Not all auroras slither through the sky like snakes. Some – called diffuse aurora – are more like an even glow dispersed throughout the sky.
Scientists know a fair bit about these diffuse auroras, but an old video from 2002 revealing what seems to be an undocumented auroral phenomenon shows we definitely don't know everything.
"We found these events in a movie taken the night of March 15, 2002 in Churchill, [Manitoba], Canada," the researchers write in a summary of their research.
"They appear as a section of diffuse aurora that rapidly brightens, then disappears and also erases the background aurora. Then, over the course of several tens of seconds, the diffuse aurora recovers to its original brightness."
The team, made up scientists from the University of Iowa, University of Calgary, and NASA, has dubbed the phenomenon 'diffuse auroral erasers'.
The researchers think this is the first time this phenomenon has been reported in the scientific literature, and they have no idea what's causing them.
"It raises the question: Are these a common phenomenon that has been overlooked, or are they rare?" says University of Iowa astronomer Allison Jaynes.
"Knowing they exist means there is a process that is creating them, and it may be a process that we haven't started to look at yet because we never knew they were happening until now."
Auroras are the dancing glow emitted by ionized particles in Earth's upper atmosphere. These particles are energized by solar winds, and their shedding of this excess energy creates the ethereal light we see.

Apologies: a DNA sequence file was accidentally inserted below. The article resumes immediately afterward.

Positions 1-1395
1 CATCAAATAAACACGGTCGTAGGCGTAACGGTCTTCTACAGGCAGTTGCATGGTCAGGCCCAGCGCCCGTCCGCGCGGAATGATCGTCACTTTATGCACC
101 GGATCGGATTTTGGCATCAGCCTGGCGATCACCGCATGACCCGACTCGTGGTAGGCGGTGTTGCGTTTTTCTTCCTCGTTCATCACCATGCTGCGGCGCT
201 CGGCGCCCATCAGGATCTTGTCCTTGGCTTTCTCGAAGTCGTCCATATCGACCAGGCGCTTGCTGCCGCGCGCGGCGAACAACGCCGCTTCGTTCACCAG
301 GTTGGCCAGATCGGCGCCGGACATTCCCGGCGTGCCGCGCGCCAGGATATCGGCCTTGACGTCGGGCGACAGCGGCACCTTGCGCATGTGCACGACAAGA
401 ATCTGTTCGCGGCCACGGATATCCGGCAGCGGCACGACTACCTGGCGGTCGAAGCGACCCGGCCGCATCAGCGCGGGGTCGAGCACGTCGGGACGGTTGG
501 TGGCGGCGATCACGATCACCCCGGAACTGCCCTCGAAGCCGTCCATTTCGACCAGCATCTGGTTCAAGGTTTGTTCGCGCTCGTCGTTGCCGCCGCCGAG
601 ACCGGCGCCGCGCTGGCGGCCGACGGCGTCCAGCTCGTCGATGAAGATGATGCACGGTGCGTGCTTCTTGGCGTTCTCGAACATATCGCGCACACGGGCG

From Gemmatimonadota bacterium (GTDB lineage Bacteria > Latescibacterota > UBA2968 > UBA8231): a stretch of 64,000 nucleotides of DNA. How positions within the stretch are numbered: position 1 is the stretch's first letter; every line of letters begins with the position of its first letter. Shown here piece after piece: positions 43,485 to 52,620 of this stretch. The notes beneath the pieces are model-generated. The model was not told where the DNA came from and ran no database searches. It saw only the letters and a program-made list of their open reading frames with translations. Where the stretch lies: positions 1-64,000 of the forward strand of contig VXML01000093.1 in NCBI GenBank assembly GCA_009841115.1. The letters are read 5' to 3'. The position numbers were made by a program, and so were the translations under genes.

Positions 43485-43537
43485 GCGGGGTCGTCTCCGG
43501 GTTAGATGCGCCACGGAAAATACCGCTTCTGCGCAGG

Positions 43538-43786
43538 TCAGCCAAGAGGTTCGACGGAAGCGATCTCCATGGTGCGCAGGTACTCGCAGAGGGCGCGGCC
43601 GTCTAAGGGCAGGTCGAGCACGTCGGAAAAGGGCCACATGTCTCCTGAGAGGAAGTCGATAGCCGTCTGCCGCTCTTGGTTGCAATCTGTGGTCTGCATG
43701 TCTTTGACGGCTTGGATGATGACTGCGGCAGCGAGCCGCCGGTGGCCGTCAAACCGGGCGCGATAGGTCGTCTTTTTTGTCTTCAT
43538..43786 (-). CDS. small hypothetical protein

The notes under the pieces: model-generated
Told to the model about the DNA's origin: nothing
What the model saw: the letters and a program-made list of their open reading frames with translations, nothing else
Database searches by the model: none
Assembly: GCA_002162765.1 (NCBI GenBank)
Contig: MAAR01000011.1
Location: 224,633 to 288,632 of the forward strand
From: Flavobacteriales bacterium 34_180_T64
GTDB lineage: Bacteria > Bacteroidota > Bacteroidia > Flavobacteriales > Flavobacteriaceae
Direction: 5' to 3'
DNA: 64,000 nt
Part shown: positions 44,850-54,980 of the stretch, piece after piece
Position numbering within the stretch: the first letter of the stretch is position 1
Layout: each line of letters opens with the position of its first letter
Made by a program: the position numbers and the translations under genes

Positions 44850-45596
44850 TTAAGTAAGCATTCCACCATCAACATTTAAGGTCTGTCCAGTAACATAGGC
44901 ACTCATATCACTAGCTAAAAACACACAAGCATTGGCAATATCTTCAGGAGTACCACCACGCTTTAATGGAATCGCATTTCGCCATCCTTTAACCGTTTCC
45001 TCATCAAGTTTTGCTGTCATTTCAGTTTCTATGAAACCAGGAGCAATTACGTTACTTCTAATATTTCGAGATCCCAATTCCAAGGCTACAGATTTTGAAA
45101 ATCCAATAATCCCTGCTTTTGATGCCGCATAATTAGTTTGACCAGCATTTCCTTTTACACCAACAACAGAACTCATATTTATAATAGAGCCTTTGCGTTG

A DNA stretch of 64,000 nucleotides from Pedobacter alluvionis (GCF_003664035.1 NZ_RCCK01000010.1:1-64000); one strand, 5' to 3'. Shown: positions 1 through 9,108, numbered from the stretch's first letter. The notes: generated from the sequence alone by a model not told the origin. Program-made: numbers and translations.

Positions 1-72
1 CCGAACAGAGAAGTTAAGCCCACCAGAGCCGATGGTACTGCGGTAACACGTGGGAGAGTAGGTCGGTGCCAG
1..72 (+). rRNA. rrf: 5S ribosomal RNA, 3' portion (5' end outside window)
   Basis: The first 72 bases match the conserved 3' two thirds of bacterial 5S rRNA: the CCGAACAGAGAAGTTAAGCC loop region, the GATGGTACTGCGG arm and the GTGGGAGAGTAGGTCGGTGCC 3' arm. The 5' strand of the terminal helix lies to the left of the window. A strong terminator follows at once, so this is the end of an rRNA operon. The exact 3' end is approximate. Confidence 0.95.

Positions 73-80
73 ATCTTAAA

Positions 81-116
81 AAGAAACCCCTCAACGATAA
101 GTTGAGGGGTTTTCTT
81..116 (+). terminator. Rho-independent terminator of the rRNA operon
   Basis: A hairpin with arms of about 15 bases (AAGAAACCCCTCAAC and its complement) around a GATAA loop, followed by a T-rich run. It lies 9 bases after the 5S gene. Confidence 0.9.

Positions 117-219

Some auroras appear as discrete objects floating in the sky, whilst others are more diffuse – permeating equally over a wide area.
Diffuse aurora are linked to two specific types of atmospheric waves – electron cyclotron harmonic and upper‐band chorus – which can scatter electrons produced in the magnetosphere to create the glow.
Although this is well understood, scientists aren't sure how much each wave type contributes to the make-up of diffuse aurora, or even whether another type of waves – called whistler mode hiss waves – are also helping the process along.
The team hopes that identifying the diffuse auroral erasers from this old video will help answer some of these questions.
Although the published research is new, its origins began almost two decades ago. Back in 2002, David Knudsen, a physicist at the University of Calgary, captured the video footage on a cold night in Churchill.
While they saw very little on the night, when the video was analyzed later, the phenomenon was noticed by Knudsen, who scribbled in his notebook "pulsating 'black out' diffuse glow, which then fills in over several seconds".
However, the note wasn't followed up at the time, and it wasn't until recently that Jaynes handed the video and notebook to a graduate student to investigate further.
The graduate student, astrophysicist Riley Troyer, created a computer program to analyze the video, finding that it took on average 20 seconds for the aurora to 'recover' its brightness.
Above: The 2002 notes written by Knudsen, referencing the "pulsating 'black out' diffuse glow".
"The most valuable thing we found is showing the time that it takes for the aurora to go from an eraser event (when the diffuse aurora is blotted out) to be filled or colored again and how long it takes to go from that erased state back to being diffuse aurora," says Troyer.
"Having a value on that will help with future modeling of magnetic fields."
There's plenty of research to still do, but the team hopes that now we know the erasers exist, we might be able to find more.
We just hope it won't take another 20 years to discover them.
The research has been published in the Journal of Geophysical Research: Space Physics.